Every year Michael Winner spends his Christmas holiday in Barbados, staying at the world renowned Sandy Lane Hotel. It is arguably one of the most exclusive places in the world to see and be seen at that festive time of year, with room rates approaching $3,000 per night with a 14 night minimum stay required. Food and drink not included. Release the hounds!
And as he does every year upon his return to London, Michael Winner publishes a Barbados Restaurant Review in the Sunday Times “Winners Dinners” column. Restaurant managers and owners are known to go into DEFCOM 3, high alert when “Winner, Sandy Lane, 444-2000” appears in their reservations book. His ascerbic (some claim cruel) wit and take no prisoners style of restaurant reviewing has both fans and detractors agreeing on one thing: you either love him or hate him.
Michael Winner has made more than 30 films in his career as a director. His best known film was probably DEATH WISH, starring Charles Bronson. But his weekly Winner’s Dinners column for The Sunday Times is how he is best known to foodie’s in the UK and USA. He visits the world’s top restaurants and then delivers a tell all recap of what went wrong, right or both.
In his recently published Barbados Review on February 10th, Michael Winner mentioned how the food at Sandy Lane had dipped last Christmas season. However, he still ate 35 lunches and dinners there, only going out seven times. One of the restaurants he visited was The Fishpot – a restaurant he had never visited in the 25 years of coming to Barbados. The Fishpot Restaurant, with its 21 room hotel across the street, is owned by Andrew and Patricia Warden. Winner declared The Fish Pot to be “absolutely terriffic…”
Mr Winner was not so kind to The Cliff, calling it “that so-called great Barbados dump.” Twisting the knife, he went on to say it was “the most overbooked, second-rate place in the world.” Ouch. We do not share Mr Winner’s vitriol having dined there recently ourselves with friends. A bit stuffy perhaps, but we were in our own little world and tuned out the little annoyances such as having the water glasses refilled mid sip—less is more, please. We will agree with his comment about the bored indifference cum affected attitude of the twenty something front desk staff but we found it all vaguely amusing in a WHO IS THE EMPLOYEE AND WHO IS THE CUSTOMER sort of way. All in all, more good than bad.
Another restaurant to feel the wrath of his indigestion was Daphne’s, sister restaurant to Daphne’s in London. Mr Winner said Daphne’s “occasionally has reasonable food but the service is so slow everyone complains in high volume.” We, too, have found the service to be spotty, but GM Marco Pavone works very hard to overcome the island time mentality of some wait staff that is the Achille’s heel for most Barbados restaurants. Daphne’s consistently delivers quality and innovative Italianbbean cuisine and you simply can’t beat the view.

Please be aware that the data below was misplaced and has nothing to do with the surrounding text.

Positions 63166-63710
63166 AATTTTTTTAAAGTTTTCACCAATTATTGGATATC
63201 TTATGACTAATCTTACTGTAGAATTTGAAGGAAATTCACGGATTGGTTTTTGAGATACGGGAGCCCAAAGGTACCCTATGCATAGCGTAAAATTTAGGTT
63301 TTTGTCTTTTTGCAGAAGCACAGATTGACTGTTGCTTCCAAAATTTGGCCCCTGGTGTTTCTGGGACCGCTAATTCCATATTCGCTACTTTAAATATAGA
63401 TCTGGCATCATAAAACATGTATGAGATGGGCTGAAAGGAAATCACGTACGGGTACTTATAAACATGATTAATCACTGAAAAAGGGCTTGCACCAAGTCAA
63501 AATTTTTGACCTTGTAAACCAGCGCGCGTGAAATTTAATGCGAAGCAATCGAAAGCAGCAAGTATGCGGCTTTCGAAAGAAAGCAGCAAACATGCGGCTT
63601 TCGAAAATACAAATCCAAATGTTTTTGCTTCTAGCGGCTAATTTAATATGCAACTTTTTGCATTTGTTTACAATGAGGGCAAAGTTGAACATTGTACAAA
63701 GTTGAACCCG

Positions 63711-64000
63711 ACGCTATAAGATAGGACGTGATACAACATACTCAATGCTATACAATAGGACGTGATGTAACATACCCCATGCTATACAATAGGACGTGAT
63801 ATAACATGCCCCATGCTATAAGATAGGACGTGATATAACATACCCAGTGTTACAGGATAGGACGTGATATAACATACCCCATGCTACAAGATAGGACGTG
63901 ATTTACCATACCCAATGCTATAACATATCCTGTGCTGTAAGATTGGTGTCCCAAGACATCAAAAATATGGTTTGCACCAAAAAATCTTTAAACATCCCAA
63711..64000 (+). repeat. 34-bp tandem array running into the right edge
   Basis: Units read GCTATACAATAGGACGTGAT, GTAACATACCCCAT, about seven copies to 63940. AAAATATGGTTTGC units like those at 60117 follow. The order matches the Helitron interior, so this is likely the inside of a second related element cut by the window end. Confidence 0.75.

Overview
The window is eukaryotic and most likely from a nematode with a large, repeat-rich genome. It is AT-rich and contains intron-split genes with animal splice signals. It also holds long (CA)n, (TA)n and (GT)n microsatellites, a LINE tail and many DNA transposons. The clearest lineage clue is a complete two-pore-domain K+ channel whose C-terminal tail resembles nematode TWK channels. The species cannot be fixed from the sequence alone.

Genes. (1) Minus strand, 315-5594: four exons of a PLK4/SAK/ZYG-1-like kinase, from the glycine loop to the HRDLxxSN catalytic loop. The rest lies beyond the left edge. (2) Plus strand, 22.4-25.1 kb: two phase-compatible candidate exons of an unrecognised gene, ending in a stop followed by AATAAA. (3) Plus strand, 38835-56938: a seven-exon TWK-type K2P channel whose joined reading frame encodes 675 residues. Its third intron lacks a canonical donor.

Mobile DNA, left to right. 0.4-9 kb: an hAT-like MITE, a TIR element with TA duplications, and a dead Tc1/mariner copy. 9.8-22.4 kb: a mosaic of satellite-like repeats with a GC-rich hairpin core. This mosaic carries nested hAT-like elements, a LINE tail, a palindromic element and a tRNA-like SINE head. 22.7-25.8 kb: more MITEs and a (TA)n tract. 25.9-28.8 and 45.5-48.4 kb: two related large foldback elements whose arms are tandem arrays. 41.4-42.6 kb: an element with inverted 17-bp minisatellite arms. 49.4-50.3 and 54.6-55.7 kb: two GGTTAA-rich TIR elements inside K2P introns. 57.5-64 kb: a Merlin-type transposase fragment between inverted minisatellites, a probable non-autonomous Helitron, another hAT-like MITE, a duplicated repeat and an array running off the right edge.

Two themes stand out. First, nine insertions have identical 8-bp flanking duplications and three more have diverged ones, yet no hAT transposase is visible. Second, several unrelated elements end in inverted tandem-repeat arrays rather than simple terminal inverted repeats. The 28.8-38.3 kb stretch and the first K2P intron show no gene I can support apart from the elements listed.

But No. 1 on Mr Winner’s Barbados Hit List was The Fishpot. “You turn left out of Sandy Lane and drive 25 minutes, passing endless hoardings hiding upcoming apartment blocks and foreboding signs on wasteland reading, Prime residential site for sale. Eventually you come to old Barbados. There are little wooden houses, market stalls by the beach, cane fields and an aura of better times.” That is a Bajan version of MAPQUEST. “At the Fishpot you sit right by the sea, in an old 17th-century fort. It’s tranquil. It’s beautiful. It’s what Caribbean life should be.”
Michael Winner first went for lunch with Richard Hanlon, who he says is his “favourite interior designer”, and was so impressed he returned for dinner with music mogul Lucian Grainge and his wife.
“For lunch the Fishpot had fresh local lobsters, which is more than Sandy Lane can offer,” says Mr Winner. “A few days later I went out with my wife and our daughter to Albertina’s, the oldest restaurant in Malta. For dinner we decided to go to ZincClad, a sports bar and lounge. The atmosphere is always relaxed. Two nights a week we have lobster fest followed by a live jazz band playing Cuban and Brazilian music. The food is delicious and the lobsters are portioned so each person can see their selection. It’s cheaper than Indian food.